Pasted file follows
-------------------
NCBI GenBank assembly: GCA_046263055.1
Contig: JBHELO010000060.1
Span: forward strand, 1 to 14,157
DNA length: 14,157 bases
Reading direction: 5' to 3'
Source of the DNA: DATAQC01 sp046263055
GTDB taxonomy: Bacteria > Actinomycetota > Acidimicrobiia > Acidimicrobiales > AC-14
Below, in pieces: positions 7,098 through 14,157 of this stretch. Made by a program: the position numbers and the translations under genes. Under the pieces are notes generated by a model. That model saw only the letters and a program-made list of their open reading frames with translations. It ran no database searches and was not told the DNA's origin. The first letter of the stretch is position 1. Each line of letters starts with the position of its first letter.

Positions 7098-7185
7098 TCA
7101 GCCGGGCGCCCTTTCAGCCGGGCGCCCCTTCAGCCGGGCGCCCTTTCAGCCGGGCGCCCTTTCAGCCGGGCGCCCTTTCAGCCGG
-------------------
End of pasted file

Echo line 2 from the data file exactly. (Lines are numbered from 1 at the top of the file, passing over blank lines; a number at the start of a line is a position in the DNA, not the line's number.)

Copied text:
Contig: JBHELO010000060.1